Delivering video via a cellphone service is costly for both consumer and carrier, and several novel approaches have been taken to try to solve this problem. For instance, a new service from Qualcomm, named MediaFLO, will send TV via terrestrial broadcast to cellphones that are equipped to receive this new service, which is being rolled out gradually in major markets (Samsung showed phones with this capability, which requires a special tuner and antenna -- note this type of TV broadcast is different from the broadcasts you get on your TV set at home). South Korea and Japan have taken a similar approach for sending TV via broadcast to cellphones, but use a different transmission scheme, via a DBS satellite system (Samsung, LG and other vendors have offered cellphones that support this service, which provides around 50 channels of TV, for the past three years).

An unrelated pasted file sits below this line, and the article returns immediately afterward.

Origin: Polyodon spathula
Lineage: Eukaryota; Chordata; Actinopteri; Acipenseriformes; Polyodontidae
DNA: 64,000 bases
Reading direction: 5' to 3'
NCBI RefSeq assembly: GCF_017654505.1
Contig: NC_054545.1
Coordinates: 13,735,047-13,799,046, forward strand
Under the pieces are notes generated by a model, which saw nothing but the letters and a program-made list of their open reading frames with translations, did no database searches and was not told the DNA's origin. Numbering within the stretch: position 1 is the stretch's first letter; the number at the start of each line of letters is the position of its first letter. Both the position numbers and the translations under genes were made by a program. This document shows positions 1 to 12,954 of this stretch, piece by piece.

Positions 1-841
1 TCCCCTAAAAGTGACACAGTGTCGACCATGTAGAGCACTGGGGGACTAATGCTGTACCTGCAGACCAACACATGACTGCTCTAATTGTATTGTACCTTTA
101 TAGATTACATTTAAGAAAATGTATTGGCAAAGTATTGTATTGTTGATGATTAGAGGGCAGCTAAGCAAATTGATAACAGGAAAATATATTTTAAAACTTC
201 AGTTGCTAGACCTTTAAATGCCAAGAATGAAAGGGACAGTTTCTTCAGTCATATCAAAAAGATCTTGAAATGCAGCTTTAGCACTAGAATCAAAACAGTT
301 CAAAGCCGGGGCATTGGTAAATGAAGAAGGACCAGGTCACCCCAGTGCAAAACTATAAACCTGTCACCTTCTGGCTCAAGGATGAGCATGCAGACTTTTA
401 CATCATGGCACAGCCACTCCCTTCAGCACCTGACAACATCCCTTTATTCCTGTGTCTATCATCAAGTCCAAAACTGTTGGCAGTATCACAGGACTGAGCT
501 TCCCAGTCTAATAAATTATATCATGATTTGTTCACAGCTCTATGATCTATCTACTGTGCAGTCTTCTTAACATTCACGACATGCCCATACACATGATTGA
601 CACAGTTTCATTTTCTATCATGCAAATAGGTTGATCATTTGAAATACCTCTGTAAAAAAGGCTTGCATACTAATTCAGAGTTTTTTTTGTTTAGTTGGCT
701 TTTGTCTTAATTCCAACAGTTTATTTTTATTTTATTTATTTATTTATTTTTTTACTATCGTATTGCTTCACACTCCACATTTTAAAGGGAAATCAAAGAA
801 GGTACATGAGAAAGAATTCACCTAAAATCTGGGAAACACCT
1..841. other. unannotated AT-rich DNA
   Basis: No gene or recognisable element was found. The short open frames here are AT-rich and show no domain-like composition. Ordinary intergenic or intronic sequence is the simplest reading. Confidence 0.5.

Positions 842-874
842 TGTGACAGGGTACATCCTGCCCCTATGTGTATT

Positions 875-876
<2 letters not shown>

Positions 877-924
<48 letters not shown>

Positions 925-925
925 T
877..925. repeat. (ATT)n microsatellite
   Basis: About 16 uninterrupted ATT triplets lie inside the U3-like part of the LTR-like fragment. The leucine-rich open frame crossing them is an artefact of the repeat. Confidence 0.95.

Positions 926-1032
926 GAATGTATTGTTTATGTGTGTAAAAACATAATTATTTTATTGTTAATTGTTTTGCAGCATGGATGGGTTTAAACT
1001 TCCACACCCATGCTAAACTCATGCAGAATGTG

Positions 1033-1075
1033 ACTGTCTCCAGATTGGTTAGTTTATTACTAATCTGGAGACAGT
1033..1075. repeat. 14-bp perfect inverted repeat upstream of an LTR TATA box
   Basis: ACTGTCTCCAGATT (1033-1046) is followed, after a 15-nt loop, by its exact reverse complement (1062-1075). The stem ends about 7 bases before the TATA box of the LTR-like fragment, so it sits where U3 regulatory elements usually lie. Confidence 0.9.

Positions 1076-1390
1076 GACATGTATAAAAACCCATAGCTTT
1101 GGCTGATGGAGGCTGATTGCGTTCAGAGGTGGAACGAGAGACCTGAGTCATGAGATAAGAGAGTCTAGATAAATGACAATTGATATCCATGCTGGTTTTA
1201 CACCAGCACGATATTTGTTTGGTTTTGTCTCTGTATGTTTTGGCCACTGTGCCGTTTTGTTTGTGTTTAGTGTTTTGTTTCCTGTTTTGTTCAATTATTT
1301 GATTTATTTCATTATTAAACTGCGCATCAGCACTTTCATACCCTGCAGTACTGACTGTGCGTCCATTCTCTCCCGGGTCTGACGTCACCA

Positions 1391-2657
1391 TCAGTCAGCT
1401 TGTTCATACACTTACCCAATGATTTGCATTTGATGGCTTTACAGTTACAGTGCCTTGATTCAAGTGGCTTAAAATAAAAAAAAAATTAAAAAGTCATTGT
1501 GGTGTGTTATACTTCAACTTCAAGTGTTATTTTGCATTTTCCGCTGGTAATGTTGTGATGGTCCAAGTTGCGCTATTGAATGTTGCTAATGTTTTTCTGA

All of these different services could make a cellphone bill confusing -- and expensive. It could include, for instance, your regular calling plan, your cellphone company's online plan for your phone, the same company's high-speed service for your laptop (such as V CAST for Verizon) and a bill for your broadcast TV service. In addition to these four types of reception, you might be billed for specific services such as navigation -- Verizon's VZ Navigator costs an additional $10 per month, for instance. On top of that, if your phone can get WiFi, you might get a bill from providers of that service, such as T-Mobile, which provides it at Starbuck's coffee shops.